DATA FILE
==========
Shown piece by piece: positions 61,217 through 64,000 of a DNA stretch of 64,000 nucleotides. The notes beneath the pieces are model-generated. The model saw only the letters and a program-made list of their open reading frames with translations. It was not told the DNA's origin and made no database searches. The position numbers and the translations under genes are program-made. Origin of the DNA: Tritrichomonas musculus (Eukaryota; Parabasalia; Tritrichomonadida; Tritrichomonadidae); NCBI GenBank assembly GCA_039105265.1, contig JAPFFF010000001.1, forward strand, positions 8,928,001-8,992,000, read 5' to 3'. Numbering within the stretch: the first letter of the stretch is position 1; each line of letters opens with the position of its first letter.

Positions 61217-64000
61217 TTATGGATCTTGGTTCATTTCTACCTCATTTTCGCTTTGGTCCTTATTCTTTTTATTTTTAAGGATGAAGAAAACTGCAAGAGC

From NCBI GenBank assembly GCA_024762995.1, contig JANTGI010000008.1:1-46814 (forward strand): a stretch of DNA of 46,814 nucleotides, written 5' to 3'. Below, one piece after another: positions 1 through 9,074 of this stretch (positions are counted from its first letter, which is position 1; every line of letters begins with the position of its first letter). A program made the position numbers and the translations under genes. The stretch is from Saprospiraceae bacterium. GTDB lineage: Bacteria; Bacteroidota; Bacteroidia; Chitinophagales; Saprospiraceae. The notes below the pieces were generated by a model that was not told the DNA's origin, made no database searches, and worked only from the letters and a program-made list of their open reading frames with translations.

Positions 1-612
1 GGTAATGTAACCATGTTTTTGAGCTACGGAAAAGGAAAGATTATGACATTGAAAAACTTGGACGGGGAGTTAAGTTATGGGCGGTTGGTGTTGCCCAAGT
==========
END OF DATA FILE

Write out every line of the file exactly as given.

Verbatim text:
Shown piece by piece: positions 61,217 through 64,000 of a DNA stretch of 64,000 nucleotides. The notes beneath the pieces are model-generated. The model saw only the letters and a program-made list of their open reading frames with translations. It was not told the DNA's origin and made no database searches. The position numbers and the translations under genes are program-made. Origin of the DNA: Tritrichomonas musculus (Eukaryota; Parabasalia; Tritrichomonadida; Tritrichomonadidae); NCBI GenBank assembly GCA_039105265.1, contig JAPFFF010000001.1, forward strand, positions 8,928,001-8,992,000, read 5' to 3'. Numbering within the stretch: the first letter of the stretch is position 1; each line of letters opens with the position of its first letter.

Positions 61217-64000
61217 TTATGGATCTTGGTTCATTTCTACCTCATTTTCGCTTTGGTCCTTATTCTTTTTATTTTTAAGGATGAAGAAAACTGCAAGAGC

From NCBI GenBank assembly GCA_024762995.1, contig JANTGI010000008.1:1-46814 (forward strand): a stretch of DNA of 46,814 nucleotides, written 5' to 3'. Below, one piece after another: positions 1 through 9,074 of this stretch (positions are counted from its first letter, which is position 1; every line of letters begins with the position of its first letter). A program made the position numbers and the translations under genes. The stretch is from Saprospiraceae bacterium. GTDB lineage: Bacteria; Bacteroidota; Bacteroidia; Chitinophagales; Saprospiraceae. The notes below the pieces were generated by a model that was not told the DNA's origin, made no database searches, and worked only from the letters and a program-made list of their open reading frames with translations.

Positions 1-612
1 GGTAATGTAACCATGTTTTTGAGCTACGGAAAAGGAAAGATTATGACATTGAAAAACTTGGACGGGGAGTTAAGTTATGGGCGGTTGGTGTTGCCCAAGT